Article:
... Climate-change specialists often speak of global warming as a matter of moral conscience. Dyson says he thinks they sound presumptuous. As he warned that day four years ago at Boston University, the history of science is filled with those "who make confident predictions about the future and end up believing their predictions," and he cites examples of things people anticipated to the point of terrified certainty that never actually occurred, ranging from hellfire, to Hitler's atomic bomb, to the Y2K millennium bug. "It's always possible Hansen could turn out to be right," he says of the climate scientist. "If what he says were obviously wrong, he wouldn't have achieved what he has. But Hansen has turned his science into ideology. He's a very persuasive fellow and has the air of knowing everything. He has all the credentials. I have none. I don't have a Ph.D. He's published hundreds of papers on climate. I haven't. By the public standard he's qualified to talk and I'm not. But I do because I think I'm right. I think I have a broad view of the subject, which Hansen does not. I think it's true my career doesn't depend on it, whereas his does. I never claim to be an expert on climate. I think it's more a matter of judgement than knowledge."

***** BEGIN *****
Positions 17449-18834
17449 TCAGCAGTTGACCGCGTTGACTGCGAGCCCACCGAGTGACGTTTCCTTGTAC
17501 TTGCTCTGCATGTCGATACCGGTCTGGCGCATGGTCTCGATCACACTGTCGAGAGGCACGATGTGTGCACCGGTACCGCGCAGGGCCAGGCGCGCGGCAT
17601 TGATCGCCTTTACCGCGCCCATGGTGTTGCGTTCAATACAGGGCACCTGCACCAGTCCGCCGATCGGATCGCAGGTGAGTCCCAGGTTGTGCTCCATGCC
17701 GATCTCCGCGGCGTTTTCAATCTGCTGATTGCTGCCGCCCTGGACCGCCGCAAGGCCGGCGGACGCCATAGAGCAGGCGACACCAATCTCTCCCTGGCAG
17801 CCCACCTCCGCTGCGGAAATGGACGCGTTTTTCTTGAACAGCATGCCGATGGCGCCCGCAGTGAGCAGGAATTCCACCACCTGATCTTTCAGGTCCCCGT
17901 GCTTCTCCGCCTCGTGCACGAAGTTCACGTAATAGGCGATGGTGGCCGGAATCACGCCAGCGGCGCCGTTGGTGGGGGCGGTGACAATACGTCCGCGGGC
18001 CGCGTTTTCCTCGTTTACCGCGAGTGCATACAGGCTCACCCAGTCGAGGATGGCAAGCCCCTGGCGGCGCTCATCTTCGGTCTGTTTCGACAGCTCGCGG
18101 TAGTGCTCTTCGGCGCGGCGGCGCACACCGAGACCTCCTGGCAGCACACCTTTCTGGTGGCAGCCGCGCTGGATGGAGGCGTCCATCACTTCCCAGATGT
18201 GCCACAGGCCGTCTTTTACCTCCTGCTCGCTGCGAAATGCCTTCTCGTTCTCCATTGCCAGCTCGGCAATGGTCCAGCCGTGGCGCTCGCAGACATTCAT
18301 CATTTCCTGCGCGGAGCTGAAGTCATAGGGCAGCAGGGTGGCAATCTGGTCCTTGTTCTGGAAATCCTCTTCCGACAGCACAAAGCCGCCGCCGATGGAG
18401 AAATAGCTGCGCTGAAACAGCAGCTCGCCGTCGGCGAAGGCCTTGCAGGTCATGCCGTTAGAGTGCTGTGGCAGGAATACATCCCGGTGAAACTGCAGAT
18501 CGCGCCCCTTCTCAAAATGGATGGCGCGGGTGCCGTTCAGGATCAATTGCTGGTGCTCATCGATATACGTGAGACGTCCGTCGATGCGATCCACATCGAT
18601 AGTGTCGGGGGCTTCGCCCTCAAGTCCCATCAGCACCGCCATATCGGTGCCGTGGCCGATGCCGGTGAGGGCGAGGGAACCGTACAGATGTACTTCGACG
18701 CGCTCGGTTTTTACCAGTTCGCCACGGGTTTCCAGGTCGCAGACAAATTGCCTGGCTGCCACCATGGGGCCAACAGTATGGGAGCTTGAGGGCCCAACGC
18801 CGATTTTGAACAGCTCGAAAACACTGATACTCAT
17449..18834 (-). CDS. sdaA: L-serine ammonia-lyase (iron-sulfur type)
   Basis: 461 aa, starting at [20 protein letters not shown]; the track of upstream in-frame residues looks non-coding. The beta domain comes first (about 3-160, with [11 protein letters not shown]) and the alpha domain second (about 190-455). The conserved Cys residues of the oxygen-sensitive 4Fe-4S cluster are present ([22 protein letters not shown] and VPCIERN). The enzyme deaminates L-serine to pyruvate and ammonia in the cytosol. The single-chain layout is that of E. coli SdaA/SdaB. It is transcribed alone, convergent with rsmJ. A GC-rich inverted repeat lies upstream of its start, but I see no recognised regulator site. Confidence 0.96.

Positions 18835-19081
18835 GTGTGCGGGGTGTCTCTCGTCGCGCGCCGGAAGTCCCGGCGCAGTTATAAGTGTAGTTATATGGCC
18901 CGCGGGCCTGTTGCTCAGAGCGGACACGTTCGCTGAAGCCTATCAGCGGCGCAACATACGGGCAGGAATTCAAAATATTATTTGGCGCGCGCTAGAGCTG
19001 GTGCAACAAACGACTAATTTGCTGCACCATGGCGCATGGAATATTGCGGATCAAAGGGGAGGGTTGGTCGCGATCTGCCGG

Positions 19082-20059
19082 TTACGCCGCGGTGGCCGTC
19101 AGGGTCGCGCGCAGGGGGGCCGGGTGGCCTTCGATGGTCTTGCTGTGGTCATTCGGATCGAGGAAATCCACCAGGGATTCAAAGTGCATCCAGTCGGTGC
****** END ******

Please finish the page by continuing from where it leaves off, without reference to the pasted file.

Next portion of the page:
Reached by telephone, Hansen sounds annoyed as he says, "There are bigger fish to fry than Freeman Dyson," who "doesn't know what he's talking about." In an e-mail message, he adds that his own concern about global warming is not based only on models, and that while he respects the "open-mindedness" of Dyson, "if he is going to wander into something with major consequences for humanity and other life on the planet, then he should first do his homework - which he obviously has not done on global warming."...

... But one evening last month they sat down in a living room filled with [Dyson's wife] Imme's running trophies and photographs of their children to watch "An Inconvenient Truth" again. There was a print of Einstein above the television. And then there was Al Gore below him, telling of the late Roger Revelle, a Harvard scientist who first alerted the undergraduate Gore to how severe the climate's problems would become. Gore warned of the melting snows of Kilimanjaro, the vanishing glaciers of Peru and "off the charts" carbon levels in the air. "The so-called skeptics" say this "seems perfectly O.K.," Gore said, and Imme looked at her husband. She is even slighter than he is, a pretty wood sprite in running shoes. "How far do you allow the oceans to rise before you say, This is no good?" she asked Dyson.